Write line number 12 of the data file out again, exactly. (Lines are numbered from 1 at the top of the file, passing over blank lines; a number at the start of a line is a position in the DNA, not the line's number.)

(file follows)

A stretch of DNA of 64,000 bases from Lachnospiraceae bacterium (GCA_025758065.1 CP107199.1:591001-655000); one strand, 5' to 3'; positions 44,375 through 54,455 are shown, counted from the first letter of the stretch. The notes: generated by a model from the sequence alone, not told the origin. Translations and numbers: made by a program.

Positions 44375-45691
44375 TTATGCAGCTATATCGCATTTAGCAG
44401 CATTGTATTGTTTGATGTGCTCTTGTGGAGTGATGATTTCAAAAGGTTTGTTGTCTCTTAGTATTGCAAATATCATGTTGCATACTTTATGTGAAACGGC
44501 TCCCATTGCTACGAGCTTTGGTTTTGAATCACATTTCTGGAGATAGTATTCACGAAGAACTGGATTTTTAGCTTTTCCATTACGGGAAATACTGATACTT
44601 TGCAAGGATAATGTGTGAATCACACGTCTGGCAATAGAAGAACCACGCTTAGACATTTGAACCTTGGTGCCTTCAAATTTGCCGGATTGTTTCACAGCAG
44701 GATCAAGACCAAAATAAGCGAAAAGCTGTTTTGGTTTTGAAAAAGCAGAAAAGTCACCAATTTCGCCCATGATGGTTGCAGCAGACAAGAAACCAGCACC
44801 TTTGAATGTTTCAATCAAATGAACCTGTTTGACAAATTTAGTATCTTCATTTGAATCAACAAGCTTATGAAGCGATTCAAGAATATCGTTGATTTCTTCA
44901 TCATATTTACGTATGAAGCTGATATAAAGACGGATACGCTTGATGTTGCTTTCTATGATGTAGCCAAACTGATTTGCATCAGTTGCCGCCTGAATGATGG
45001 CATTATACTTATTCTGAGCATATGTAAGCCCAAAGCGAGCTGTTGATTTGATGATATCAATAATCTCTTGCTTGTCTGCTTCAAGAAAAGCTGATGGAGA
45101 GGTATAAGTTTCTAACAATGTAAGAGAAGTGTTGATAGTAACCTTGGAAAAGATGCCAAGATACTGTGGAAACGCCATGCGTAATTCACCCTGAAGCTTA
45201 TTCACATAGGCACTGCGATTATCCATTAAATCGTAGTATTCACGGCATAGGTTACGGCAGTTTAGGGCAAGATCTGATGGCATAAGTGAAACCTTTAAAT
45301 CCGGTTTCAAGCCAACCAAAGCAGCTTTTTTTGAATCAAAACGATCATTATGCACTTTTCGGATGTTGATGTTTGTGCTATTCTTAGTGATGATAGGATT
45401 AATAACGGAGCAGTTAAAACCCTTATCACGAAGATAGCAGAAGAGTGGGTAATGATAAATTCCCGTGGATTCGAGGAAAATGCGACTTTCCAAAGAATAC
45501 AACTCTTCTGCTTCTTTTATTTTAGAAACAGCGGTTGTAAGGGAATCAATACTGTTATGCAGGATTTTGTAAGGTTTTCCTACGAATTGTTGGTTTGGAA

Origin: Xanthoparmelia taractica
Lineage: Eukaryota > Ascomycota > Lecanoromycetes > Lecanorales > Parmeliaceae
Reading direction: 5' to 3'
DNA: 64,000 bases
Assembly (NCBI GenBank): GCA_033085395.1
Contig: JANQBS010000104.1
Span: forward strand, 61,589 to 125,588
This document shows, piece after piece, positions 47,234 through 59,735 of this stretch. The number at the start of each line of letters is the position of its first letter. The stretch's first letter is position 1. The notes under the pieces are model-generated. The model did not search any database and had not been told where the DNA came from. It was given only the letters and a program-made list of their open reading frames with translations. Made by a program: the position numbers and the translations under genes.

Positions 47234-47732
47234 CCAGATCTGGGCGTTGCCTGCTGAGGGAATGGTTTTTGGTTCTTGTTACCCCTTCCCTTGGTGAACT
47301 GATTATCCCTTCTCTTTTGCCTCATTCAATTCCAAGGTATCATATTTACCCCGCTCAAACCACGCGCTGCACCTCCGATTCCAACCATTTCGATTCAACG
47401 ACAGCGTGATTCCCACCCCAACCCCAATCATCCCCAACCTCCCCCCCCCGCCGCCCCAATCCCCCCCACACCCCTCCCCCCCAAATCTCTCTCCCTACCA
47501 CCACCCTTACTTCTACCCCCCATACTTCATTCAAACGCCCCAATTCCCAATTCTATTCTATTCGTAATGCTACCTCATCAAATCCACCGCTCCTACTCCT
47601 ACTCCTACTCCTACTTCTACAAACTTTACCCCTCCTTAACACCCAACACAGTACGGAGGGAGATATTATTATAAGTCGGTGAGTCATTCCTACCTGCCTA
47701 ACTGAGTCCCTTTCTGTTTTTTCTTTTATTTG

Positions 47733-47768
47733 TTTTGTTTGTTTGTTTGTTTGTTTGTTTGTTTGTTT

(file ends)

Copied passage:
45201 TTCACATAGGCACTGCGATTATCCATTAAATCGTAGTATTCACGGCATAGGTTACGGCAGTTTAGGGCAAGATCTGATGGCATAAGTGAAACCTTTAAAT